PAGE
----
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RE: D-links (was Conformance Testing Proposal)

From: Joe Clark <joeclark@joeclark.org>
Date: Wed, 7 Apr 2004 21:41:59 -0500 (CDT)
To: John M Slatin <john_slatin@austin.utexas.edu>
Cc: WAI-GL <w3c-wai-gl@w3.org>
Message-ID: <Pine.LNX.4.44.0404072139390.24407-100000@socrates.scdns.net>

> The problem is that (as far as I'm aware) longdesc is available
> *only* to people who use screen readers or talking browsers that support
> it.

Mozilla and iCab aren't screen readers.

>  So I would argue that longdesc should
> be the method of choice only when authors are certain that people who
> are blind are the only ones who will need the description.

I wouldn't.

> As for your second point, where to place a text link that's long enough
> to indicate which image-description it refers to is a design question,
> not a guidelines question. 

It's a reality check, John!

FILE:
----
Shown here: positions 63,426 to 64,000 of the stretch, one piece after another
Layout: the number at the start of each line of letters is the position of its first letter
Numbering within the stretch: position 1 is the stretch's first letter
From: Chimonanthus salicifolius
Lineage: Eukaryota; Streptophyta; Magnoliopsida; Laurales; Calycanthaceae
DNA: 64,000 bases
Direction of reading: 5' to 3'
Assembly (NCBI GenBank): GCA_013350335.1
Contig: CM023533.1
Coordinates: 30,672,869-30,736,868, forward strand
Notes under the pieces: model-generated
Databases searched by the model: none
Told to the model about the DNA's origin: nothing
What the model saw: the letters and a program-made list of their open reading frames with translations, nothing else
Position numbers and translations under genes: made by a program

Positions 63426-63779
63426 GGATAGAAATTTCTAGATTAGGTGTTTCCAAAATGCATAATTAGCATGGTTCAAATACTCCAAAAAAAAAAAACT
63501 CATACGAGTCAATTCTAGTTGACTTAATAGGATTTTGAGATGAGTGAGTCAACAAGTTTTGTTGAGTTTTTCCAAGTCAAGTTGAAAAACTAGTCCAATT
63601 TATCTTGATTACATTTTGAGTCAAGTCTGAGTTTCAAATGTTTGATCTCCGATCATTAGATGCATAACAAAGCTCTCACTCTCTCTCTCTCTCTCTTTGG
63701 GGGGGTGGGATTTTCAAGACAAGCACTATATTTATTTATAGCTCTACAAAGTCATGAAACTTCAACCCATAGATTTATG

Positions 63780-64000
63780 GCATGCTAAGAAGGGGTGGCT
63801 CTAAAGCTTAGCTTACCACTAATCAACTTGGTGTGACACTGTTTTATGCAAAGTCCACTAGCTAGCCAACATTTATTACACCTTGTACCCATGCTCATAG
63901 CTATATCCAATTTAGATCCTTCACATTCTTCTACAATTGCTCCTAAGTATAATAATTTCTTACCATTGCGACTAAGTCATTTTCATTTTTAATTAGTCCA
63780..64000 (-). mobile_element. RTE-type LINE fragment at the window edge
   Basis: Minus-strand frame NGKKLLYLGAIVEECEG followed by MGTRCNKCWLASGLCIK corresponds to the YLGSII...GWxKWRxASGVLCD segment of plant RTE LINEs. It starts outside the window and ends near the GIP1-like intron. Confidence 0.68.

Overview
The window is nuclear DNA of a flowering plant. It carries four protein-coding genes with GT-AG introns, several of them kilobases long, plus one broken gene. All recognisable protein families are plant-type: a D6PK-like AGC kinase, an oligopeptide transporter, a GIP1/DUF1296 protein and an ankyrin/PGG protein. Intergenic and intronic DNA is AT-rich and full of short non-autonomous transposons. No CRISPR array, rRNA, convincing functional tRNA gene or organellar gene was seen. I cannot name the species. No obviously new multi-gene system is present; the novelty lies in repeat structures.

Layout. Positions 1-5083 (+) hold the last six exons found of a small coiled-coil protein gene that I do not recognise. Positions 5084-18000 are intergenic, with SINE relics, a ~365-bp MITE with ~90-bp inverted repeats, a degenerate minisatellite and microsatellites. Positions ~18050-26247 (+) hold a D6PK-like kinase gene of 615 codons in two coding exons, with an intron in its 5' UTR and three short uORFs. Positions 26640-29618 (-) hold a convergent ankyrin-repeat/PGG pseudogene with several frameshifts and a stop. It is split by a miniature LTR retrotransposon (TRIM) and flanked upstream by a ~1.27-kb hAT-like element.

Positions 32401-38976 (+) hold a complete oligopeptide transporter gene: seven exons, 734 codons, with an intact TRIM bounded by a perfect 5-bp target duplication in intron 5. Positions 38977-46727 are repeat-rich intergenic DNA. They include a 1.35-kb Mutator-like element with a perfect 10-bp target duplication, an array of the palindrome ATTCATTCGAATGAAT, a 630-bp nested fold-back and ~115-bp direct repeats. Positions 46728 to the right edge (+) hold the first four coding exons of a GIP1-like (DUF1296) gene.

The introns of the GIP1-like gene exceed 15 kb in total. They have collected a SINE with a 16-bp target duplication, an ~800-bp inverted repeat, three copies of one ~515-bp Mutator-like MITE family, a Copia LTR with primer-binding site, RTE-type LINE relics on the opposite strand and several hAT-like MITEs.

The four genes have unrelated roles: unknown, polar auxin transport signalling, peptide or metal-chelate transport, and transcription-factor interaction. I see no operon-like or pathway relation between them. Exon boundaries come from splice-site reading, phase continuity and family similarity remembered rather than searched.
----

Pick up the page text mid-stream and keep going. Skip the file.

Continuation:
> The requirement to clearly identify the
> target of each link has been in WCAG for five years, and it's a good
> requirement.  Multiple links that say More ... And point to different
> places don't meet that checkpoint,

Ever heard of the title attribute?

> nor do multiple links that say "d"
> and point to descriptions fo different images.  At the very least the
> identifying information should be in the title attribute. 

Apparently you have!

> (And, as to
> the design question, what designer likes to have a page littered with
> little orphan letter d's?)

My point exactly.

We have longdesc for a reason. Use it.

> -----Original Message-----


    Joe Clark | joeclark@joeclark.org
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Received on Wednesday, 7 April 2004 22:42:06 UTC

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